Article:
A central point of the functional paradigm is the avoidance of “side effects”. “Side effects are a basic problem of the imperative approach”, says Felix: “Data is stored in memory – and changed. And this change often makes parallelization difficult, but parallelization is needed today. A number of processor cores are already at work in a smartphone. Parallelization is also important for the provision of web services. A functional program, however, does not change data, but creates new data in the memory. This avoids typical “concurrency” problems like “data races” or synchronized blocks. That’s good for speed and scalability, because no data blocks have to be locked. Testing is also easier. Functional type systems ensure that many errors can already be eliminated during programming. That’s much better than discovering the first problems during runtime, which may require urgent service over the weekend.

Applications and recommendations

Imperative vs. functional – for ING developer Felix, this is not a question of either/or: "The imperative paradigm is not at risk! For tasks with step-by-step logic, it will remain the approach of choice in the future. But for other tasks, functional programming is simply better. In fact, it is long-proven in business. In 1987, Ericsson developed the functional language Erlang for telecom applications – where high availability and parallelism count. Fortunately, interested developers do not necessarily have to learn a purely functional language. The style can also be implemented in the Java ecosystem. Java itself has been functionally enhanced. According to Felix, a more elegant alternative to the Java Runtime Environment is the Kotlin language: "It is like a better Java.” Kotlin is easy to learn, it is supported by Google, and it’s even the preferred language for Android development since 2019. In his development work for ING, Felix uses the functional Java business library VAVR in addition to Kotlin. Learning about functional programming is a fundamental benefit for every developer: rethinking teaches the brain to remain open to new solutions.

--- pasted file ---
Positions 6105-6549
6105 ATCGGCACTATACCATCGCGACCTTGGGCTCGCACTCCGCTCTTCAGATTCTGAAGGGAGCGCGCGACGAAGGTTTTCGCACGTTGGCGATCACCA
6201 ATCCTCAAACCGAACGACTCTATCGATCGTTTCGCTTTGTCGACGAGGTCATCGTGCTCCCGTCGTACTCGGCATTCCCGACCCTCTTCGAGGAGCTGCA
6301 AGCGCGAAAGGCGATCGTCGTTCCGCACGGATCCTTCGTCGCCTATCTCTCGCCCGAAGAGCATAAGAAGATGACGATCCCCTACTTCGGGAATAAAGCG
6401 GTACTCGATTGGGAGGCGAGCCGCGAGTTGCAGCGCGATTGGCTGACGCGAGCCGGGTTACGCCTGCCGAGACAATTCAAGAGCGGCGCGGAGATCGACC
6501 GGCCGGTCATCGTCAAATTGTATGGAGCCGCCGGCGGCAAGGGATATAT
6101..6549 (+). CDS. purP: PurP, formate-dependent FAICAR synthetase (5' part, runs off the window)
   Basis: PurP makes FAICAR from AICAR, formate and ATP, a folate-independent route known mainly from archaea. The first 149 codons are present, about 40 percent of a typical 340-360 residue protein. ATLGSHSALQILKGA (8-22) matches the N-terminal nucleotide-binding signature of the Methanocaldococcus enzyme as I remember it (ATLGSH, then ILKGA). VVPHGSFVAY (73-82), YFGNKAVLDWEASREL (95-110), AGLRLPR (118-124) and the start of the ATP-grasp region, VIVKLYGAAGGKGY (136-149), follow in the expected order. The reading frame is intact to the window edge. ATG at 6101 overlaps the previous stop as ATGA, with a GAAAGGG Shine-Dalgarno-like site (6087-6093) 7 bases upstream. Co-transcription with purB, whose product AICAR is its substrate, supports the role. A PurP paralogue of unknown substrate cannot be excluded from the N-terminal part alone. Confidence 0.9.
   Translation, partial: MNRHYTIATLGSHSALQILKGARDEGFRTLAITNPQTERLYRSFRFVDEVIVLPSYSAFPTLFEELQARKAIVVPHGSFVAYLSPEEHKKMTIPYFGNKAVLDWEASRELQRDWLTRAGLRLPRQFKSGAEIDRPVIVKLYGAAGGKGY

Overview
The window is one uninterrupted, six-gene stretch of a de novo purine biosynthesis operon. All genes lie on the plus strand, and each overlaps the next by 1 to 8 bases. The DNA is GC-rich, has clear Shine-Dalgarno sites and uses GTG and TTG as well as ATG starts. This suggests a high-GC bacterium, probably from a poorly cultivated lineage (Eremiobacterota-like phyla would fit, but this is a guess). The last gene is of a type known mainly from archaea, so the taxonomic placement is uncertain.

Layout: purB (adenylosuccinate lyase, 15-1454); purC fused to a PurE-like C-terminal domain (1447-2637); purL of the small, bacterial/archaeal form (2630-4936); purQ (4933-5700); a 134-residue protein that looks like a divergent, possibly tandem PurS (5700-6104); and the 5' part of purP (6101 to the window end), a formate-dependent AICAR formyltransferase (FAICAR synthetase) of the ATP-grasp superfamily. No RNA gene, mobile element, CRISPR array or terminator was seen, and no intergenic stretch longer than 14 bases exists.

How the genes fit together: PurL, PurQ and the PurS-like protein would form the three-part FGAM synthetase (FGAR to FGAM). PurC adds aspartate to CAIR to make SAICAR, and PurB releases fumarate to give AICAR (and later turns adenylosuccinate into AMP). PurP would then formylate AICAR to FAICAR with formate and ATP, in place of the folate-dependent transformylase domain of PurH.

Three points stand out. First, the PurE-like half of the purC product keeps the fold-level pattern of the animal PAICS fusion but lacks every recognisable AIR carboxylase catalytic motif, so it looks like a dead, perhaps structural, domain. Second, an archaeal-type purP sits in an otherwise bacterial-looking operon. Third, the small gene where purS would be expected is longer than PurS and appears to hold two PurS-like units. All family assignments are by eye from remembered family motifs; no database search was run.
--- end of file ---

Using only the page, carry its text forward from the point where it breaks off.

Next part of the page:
Programming for ING

The IT working environment at ING is constantly evolving, as evidenced by Felix and his passion for functional programming – a supposedly academic approach that is now suddenly more relevant than ever. At ING, IT experts are encouraged to think outside of the box. It is no ordinary financial institution, but an innovative universal bank with a dynamic digital strategy. ING is constantly looking for new staff at its Frankfurt a.M. and Nuremberg locations and is an attractive opportunity for ambitious IT professionals: agile structures, a global IT community within the ING Group, a generous training budget and the freedom to pursue one’s own further development, such as attending conferences. Felix will present his lecture as soon as possible at one of the many postponed conferences that will finally take place once "corona" is under control. Everything else about IT careers at ING can be found on the ING jobs page.